Fifth disease in children and healthy adults is a common illness that does not have any lasting effects. However, if contracted during pregnancy, fifth disease may cause complications. Transmission of fifth disease from the mother to baby can have serious implications to the health of the baby. Fifth disease can cause fetal anemia, which if undetected can have severe consequences. If the baby’s blood count becomes too low, which happens with fetal anemia; intrauterine death can result. Fortunately, this tragic outcome can be circumvented with the correct and prompt diagnosis and treatment. To learn more about the diagnosis and treatment of fifth disease in pregnancy, please click on the “diagnosis & treatment” icon.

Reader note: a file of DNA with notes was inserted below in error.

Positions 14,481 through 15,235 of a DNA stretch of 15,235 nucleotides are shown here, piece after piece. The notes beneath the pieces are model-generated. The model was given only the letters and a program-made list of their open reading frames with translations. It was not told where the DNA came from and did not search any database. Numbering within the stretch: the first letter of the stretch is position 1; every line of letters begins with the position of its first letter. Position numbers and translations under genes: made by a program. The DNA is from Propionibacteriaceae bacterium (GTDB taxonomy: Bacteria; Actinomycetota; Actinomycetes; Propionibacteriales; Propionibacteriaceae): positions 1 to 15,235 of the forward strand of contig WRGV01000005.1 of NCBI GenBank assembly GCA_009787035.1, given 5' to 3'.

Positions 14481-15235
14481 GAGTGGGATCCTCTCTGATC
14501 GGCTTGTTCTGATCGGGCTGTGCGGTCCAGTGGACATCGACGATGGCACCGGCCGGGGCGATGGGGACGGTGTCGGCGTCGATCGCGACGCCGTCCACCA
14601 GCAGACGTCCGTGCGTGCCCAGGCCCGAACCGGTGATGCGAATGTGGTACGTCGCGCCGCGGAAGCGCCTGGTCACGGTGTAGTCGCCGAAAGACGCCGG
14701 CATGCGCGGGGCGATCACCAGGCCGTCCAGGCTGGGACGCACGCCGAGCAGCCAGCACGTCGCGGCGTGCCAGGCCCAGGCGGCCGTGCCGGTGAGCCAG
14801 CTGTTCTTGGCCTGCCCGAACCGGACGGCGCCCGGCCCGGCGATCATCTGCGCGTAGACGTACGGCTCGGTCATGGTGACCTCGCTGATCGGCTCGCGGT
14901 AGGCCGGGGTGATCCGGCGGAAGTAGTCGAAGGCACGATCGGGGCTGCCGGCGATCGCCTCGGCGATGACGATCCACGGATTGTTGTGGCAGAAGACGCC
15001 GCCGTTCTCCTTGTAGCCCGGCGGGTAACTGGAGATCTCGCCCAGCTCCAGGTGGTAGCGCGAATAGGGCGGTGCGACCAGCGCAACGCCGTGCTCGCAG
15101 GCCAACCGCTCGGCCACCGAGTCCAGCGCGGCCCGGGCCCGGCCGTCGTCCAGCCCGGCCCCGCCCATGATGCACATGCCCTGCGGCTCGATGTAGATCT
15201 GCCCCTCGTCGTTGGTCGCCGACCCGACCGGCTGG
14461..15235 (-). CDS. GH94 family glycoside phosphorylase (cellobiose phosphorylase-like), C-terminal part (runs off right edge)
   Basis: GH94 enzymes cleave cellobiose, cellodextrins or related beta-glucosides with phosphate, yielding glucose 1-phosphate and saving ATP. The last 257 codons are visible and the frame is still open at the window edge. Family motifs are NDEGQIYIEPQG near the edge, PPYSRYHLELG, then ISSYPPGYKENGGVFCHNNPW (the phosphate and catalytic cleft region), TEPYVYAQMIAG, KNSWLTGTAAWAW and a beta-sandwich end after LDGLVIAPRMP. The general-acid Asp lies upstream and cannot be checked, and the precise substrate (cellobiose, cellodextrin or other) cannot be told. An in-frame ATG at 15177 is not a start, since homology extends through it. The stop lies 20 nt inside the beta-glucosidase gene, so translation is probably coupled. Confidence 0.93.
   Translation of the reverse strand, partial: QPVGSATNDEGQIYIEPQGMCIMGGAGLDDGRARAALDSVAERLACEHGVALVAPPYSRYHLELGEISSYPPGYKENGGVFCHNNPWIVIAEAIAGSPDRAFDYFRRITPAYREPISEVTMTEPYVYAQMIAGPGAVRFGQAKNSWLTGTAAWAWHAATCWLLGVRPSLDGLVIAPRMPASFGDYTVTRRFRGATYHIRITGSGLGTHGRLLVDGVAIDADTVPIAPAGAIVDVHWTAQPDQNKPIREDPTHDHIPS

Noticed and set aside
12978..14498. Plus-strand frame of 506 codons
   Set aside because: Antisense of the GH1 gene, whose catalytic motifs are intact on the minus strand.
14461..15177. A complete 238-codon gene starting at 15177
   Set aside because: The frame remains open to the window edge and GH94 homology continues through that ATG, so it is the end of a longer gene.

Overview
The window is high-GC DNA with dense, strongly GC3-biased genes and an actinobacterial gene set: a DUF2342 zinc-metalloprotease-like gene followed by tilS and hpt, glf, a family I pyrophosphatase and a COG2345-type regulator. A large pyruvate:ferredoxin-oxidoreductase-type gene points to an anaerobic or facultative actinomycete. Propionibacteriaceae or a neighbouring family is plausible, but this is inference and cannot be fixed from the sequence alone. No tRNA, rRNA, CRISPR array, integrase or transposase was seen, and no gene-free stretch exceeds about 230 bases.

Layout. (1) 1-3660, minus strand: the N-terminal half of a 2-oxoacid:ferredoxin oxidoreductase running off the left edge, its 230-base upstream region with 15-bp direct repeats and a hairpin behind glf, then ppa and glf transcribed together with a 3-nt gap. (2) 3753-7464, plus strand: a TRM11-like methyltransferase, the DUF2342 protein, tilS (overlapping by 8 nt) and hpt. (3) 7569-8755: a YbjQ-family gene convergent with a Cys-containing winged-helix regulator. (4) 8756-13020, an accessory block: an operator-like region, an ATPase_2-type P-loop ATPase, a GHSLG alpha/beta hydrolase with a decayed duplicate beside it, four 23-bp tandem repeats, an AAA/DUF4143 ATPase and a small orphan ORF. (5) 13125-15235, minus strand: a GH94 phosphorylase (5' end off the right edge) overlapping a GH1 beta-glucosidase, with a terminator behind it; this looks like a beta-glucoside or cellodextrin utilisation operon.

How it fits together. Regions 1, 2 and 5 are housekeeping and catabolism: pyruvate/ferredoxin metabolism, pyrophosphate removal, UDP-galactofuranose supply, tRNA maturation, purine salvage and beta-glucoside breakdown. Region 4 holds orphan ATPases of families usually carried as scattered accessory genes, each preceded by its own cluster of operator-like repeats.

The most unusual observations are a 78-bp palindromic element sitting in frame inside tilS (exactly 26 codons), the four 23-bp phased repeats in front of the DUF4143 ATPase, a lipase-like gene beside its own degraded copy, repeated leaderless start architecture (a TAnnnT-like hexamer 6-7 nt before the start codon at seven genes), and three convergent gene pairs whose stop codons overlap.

Facts on fifth disease in pregnancy
30% of fetuses will acquire fifth disease from infected mothers
10% of mothers who are affected with fifth disease will loose their fetus
3% of infected fetuses will develop anemia (fetal hydrops)
60-80% of fetuses survive fetal hydrops when treated with an intrauterine blood transfusion (more details in diagnosis section)
To find out if you are at risk, please select the “Am I at risk?” icon on our home page